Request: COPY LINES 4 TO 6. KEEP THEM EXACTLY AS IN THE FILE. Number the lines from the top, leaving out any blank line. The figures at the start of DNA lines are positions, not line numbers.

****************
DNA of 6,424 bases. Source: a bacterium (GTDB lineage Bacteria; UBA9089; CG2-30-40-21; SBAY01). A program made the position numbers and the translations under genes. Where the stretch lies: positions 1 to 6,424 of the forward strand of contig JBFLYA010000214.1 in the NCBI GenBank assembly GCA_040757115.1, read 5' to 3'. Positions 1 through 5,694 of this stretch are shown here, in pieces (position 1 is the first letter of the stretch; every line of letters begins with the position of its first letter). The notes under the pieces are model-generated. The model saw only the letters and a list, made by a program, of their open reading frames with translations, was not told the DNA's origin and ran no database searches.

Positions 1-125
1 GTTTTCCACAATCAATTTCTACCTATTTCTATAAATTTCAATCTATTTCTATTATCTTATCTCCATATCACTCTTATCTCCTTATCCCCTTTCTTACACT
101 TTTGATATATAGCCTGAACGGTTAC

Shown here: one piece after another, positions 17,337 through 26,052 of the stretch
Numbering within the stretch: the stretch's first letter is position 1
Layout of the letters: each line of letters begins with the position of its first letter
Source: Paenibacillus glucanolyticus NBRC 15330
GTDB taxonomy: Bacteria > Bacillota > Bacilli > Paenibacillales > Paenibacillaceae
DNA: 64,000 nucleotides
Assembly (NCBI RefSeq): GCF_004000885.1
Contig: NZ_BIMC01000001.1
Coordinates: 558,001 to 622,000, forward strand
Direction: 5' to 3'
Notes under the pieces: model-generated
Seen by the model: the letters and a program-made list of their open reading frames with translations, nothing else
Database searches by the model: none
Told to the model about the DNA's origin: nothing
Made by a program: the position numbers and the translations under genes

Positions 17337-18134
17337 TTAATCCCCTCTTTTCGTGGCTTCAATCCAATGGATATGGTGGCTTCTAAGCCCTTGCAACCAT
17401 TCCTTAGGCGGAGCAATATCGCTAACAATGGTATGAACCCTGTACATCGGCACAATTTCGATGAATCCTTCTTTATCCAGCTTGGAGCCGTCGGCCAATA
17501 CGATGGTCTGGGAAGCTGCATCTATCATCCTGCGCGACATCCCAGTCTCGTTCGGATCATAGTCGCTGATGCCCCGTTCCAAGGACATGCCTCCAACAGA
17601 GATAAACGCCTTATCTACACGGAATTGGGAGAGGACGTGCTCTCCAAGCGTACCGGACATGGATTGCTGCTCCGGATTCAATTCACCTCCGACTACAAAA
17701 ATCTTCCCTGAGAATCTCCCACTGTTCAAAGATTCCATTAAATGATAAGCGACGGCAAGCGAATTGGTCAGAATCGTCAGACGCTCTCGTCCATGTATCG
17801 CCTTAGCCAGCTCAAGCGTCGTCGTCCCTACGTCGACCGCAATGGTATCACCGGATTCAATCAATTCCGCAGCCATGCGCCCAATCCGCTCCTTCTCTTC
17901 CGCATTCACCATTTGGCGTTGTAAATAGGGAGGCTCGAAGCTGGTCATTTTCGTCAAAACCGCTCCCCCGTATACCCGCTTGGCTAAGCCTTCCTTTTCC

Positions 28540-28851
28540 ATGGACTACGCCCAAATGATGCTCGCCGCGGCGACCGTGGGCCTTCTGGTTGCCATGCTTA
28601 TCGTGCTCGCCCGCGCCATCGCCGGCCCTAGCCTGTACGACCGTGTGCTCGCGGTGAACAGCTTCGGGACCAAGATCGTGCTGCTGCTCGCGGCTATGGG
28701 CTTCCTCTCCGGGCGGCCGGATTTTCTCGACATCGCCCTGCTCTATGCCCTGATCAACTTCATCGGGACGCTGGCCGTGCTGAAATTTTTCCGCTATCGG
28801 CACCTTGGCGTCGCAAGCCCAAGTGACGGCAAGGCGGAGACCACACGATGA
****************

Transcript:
101 TTTGATATATAGCCTGAACGGTTAC

Shown here: one piece after another, positions 17,337 through 26,052 of the stretch
Numbering within the stretch: the stretch's first letter is position 1